For the population as a whole, however, those welcome policies will be more than wiped out by huge tailwinds for household finances. Energy bills will continue to dominate in 2023. While wholesale energy prices have fallen, household spending on energy bills is set to reach a record high as retail prices rise further and government support is scaled back. The typical energy bill households pay is set to rise by £900 to £2,650 in 2023, up from £1,750 in 2022, and £1,170 in 2019. We have spent the past year talking about higher energy costs, but for consumers a record energy bill rise actually lies ahead of us. This will be felt by consumers from April when the Energy Price Guarantee rises to £3,000 for a typical energy user, as Figure 6 shows.

Figure 6: Household energy spending will hit record highs in 2023

April’s energy price rise will drive a pick-up in inflation, extending the period of falling real wages into the second half of 2023 on the basis of the OBR’s forecasts. Although the damage to our pay packets will start to be undone in the second half of the year, the scale of that damage means real earnings won’t return to today’s levels until well into 2024 (Figure 7) and aren’t forecast to return to 2008 wage levels until 2027. Britain’s wage stagnation is now a two-decade long phenomenon. While falling real wages are a widespread form of economic pain, there is a danger that contributing to income falls next year could be a more concentrated income shocks: rising unemployment. The OBR and Bank of England respectively expect 340,000 and 440,000 more people to be out of work by the end of 2023.

Figure 7: Earnings aren’t expected to rise in real-terms until the second half of 2023

While wages will be falling for much of 2023, taxes are on the up. Specifically, from April a typical middle-income household will see their personal tax bills rise by around £700 compared to a world where the Government had indexed all threshold with prices as usual. The overwhelming majority of this is driven by the decision to freeze almost every threshold in our tax system at a time of high inflation. This isn’t the first year many of those thresholds have been frozen, with Chancellors Sunak and Hunt’s decisions cumulatively increasing personal tax bills from April 2023 by almost £1,000 higher for a middle-income household.

The package of measures coming into effect in April is progressive, broadly falling on the shoulders of middle- and higher-income households, as Figure 8 shows. However, the decision to raise most of the additional tax revenues from freezing personal tax thresholds rather than raising tax rates means middle-income households will actually face a bigger income hit than the richest five per cent of households (1.6 and 1.3 per cent of income respectively).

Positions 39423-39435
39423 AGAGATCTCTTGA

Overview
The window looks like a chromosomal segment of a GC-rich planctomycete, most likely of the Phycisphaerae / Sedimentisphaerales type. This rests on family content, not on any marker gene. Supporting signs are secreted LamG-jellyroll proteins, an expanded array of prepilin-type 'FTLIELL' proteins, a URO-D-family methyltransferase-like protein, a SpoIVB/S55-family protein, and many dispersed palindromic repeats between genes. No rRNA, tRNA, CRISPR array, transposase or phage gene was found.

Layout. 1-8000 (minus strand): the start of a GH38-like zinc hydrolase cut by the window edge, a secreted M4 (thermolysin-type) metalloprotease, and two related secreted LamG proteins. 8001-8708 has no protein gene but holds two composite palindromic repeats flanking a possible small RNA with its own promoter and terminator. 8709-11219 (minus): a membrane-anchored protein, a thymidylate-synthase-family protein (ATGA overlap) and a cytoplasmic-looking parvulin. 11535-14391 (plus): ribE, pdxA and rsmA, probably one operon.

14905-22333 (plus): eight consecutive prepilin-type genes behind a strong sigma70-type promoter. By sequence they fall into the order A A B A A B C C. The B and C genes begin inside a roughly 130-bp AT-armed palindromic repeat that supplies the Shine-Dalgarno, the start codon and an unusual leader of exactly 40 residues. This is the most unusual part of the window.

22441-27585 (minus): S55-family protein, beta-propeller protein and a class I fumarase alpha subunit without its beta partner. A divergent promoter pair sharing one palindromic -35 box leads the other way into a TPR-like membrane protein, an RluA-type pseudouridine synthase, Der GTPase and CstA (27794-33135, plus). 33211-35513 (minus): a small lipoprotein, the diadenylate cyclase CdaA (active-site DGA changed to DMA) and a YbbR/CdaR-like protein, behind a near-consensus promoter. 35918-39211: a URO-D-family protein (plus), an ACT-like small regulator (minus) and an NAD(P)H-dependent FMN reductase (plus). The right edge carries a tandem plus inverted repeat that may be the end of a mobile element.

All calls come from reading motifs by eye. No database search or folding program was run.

Figure 8: Tax rises will hit middle-income households in 2023

While wage falls and tax rises are things British households have got painfully used to, a new squeeze on their living standards will take centre stage in 2023. 2022 saw rapid interest rate rises announced, but 2023 is when they rapidly turn into pain for borrowers. Next year will see the biggest cohort of households facing the mortgage bill shock of being newly affected by the new higher rate regime, with around 2 million fixed-rate mortgages set to be renewed. A further 1 million plus floating-rate mortgages face the impact of continued rises in the Bank of England’s policy rate.

Of course, there are winners from higher interest rates (principally richer and older households with significant savings) but the hit for mortgagor households will be very significant indeed. The Bank of England estimate that the average fixed-rate mortgagor household renewing in 2023 faces a £3,000 a year increase in interest costs, with total monthly mortgage payments rising from £750 to £1,000. While 2022 will be remembered as the year of two-digit inflation, 2023 will be remembered by many as the year of four-digit mortgage bill increases.

Figure 9  Around 2 million mortgagor households will roll over onto higher rates in 2023


For families looking at what 2023 has in store, the dominant feature is that tomorrow will be worse than today. The fact that it isn’t quite as bad as economists previously feared will offer little comfort.

To see the combined effect of falling real wages, and higher energy, mortgage and tax bills, we can look at the outlook for household incomes overall. Analysis of the Office for Budget Responsibility’s (OBR’s) forecasts shows they are set by to fall by another 3.8 per cent (equivalent to £880 per household) in 2023. How exactly things will play out is uncertain, but were that to come to pass it would amount to an even bigger income hit than in 2022.

2023 should see the back of double-digit inflation, but it also looks set to be a groundhog year for family finances: things will get far worse before they start to get better.